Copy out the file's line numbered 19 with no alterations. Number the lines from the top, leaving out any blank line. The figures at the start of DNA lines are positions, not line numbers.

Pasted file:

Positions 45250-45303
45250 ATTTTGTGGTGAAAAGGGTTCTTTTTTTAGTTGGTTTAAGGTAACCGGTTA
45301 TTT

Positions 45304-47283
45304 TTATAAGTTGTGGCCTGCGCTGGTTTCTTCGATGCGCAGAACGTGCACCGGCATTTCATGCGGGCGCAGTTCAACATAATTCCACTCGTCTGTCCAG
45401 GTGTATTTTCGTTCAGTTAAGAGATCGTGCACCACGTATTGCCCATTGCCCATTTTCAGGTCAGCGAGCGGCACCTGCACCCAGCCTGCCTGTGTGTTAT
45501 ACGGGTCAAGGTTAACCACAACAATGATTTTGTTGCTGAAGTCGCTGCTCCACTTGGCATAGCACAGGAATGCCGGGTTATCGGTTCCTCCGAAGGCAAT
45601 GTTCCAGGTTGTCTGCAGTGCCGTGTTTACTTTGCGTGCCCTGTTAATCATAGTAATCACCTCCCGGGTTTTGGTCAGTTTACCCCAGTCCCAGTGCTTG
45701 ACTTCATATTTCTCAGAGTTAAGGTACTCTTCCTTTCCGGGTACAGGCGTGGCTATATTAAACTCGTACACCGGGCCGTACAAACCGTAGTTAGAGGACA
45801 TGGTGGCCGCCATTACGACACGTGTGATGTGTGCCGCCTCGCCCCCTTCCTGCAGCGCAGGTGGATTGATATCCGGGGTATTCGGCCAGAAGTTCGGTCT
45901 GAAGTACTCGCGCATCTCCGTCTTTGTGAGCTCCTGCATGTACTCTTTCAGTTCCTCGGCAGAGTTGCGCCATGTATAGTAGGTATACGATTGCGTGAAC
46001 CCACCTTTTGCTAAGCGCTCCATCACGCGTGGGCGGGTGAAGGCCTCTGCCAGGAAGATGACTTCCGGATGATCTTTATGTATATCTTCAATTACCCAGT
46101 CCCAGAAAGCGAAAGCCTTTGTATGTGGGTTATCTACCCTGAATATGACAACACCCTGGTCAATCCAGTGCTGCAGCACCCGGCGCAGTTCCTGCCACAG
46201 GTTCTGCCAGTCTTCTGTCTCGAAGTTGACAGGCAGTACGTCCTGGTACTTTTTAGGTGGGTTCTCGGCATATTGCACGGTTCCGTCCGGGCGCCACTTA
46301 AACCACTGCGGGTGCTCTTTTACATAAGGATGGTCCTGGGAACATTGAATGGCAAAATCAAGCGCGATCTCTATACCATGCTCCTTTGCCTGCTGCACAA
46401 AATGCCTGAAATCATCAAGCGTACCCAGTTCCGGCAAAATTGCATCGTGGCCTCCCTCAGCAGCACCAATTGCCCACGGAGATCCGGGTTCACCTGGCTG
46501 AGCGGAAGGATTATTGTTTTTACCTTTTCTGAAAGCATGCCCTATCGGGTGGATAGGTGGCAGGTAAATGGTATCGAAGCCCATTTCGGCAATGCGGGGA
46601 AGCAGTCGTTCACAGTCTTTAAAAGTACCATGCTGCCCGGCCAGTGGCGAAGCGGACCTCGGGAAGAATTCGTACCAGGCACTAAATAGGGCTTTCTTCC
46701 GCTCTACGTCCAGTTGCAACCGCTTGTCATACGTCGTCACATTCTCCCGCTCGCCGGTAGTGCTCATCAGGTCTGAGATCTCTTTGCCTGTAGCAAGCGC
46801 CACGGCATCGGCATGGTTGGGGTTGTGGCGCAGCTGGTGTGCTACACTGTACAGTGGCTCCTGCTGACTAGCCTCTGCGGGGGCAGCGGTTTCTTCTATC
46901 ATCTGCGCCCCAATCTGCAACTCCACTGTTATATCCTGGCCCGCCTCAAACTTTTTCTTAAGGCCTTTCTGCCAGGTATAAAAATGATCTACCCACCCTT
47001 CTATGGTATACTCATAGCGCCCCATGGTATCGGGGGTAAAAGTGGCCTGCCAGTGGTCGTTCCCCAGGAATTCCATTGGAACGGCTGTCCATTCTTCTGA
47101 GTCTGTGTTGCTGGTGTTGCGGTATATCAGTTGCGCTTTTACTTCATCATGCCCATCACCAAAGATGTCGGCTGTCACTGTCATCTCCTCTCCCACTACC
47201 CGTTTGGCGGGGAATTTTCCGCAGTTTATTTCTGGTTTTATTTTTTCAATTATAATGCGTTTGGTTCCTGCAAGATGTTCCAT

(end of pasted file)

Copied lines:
46701 GCTCTACGTCCAGTTGCAACCGCTTGTCATACGTCGTCACATTCTCCCGCTCGCCGGTAGTGCTCATCAGGTCTGAGATCTCTTTGCCTGTAGCAAGCGC